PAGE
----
prevented;" when taken in connection with another of his positions, that “ the vileft fin

ner may, for aught we can tell, appertain to 6 the election of grace, and be one day wrought

upon by the Spirit of God"." I would ask, wherefore it is affirmed by another, who went out from us, that “ he feared not the falling

a

Stebbing on the Spirit, chap. xv. sect. 11. • See Zeal without Innovation. p. 58.

See Enthusiasın of Papists and Methodists compared, part iii. pref. p. xxx.

• Toplady on Predestination, p. 53, 105.

poor souls

finally, although he feared he Mould pro“ voke God to let him fall foully ;” and generally, that “ though God's people may fall “ foully, however their poor may

be “ harassed, yet no wicked devil, nor their “ own depraved hearts, thall be able to sepa** rate them from the love of God: God has « loved them, God has fixed his heart

upon " them, and having loved his own, he loves 6 them unto the end." I would ask, on what ground it is maintained by another of our brethren, still living, and still engaged in the active exercise of his profession, that “ every “ idea of moral goodness, as a qualification for “ obtaining pardon, mercy and “ God is done away f:" that “no demerit on “ the part of believers can arise to defeat the “ operation of God's grace & ; that “ the pre“ fent life is not a life of probation and trial ";" and that we have reason to “ hope, that the “ last day will bring forward to the admiring “ view of applauding worlds numberless exam* ples of salvation, where divine grace has “ and impenitence.” I would ask, with what view it is affirmed by a fourth, that the “ will “ of God to do good to his children does not “ depend on their will, or on their faithfulness, " or on any thing in themselves k;" for what reafon he lends his fanction to the doctrine, that “as it was not any loveliness in elect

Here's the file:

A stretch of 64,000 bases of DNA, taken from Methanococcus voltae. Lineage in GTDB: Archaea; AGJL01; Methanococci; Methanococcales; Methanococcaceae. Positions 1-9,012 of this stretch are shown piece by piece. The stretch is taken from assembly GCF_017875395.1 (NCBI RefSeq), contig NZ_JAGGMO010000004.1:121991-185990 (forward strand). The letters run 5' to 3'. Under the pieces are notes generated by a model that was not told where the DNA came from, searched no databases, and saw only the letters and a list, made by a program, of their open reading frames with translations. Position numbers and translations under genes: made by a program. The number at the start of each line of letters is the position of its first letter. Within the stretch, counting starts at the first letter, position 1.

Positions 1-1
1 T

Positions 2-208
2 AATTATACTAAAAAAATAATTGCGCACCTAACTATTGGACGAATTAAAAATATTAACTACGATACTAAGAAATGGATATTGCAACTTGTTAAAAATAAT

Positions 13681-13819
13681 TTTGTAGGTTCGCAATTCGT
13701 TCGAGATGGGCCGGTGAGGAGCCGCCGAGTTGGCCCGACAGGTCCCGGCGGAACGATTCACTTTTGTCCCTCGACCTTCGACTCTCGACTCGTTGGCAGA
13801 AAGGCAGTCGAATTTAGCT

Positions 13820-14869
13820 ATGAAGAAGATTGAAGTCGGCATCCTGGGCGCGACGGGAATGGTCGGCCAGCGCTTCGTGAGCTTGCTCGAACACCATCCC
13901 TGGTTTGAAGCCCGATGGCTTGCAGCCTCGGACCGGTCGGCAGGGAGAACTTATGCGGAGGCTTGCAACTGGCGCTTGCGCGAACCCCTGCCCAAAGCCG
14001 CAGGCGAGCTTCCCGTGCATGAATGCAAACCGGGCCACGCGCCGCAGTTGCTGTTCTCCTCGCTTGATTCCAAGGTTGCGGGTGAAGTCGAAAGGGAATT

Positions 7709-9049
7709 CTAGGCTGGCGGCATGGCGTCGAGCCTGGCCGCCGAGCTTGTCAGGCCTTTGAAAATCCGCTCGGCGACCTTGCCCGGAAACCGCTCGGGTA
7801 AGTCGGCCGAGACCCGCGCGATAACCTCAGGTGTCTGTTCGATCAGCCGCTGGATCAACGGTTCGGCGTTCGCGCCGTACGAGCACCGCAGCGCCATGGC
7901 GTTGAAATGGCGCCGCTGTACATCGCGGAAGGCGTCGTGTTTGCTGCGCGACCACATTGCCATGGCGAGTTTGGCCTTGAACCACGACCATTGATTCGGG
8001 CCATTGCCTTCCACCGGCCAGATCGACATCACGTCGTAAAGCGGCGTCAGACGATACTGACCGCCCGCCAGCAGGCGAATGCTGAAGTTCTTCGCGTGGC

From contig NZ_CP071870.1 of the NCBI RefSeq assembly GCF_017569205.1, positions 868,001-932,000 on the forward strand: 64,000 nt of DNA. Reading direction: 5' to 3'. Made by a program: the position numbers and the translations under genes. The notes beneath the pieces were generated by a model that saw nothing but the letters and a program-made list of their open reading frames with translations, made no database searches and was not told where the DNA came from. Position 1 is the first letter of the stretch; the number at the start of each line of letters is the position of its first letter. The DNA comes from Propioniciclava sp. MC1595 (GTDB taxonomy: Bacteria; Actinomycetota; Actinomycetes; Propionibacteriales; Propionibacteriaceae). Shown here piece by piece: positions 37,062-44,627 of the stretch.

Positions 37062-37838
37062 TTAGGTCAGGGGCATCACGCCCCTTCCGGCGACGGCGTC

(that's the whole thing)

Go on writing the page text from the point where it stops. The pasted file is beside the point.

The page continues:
gloriously triumphed in the conversion of “ finners in their last moments, when the “ whole life has been spent before in hardness

peace from

• Whitefield's Works, vol. i. p. 78. and vol. v. p. 245.

" Hawker's Prop to Despair, p. 11. ; & Hawker's Zion's Pilgrim, p. 60.

Ibid. p. 160. ,

persons which moved God to love them at first, fo neither shall their unlovely back

flidings deprive them of it";" and more especially why he gives currency and authority to the wild position, that “suppose a believer 6 be taken away in his fin, and hath not time " tu repent of it, there was that in him, that “ would have repented, and God reckons of a

man according to that he would do ;" or to the equally dangerous doctrine, that “ though “ a believer be black as hell, polluted with

guilt, defiled with fin, yet in Christ he is all “ fair without spot ; free from sin, as viewed

by God in Christ, fully reconciled to God, “ and standing without trespasses before himm.” Still more particularly I would ask, what in.

· Hawker's Misericordia, p. 116.

k Walk of Faith, by the Reverend William Romaine ; Works, vol. i. p. 258.

i Coles on God's Sovereignty, edited by Romaine, p. 294.

* Mason's Spiritual Treasury, edited and recommended by Romaine, p. 141. and 206.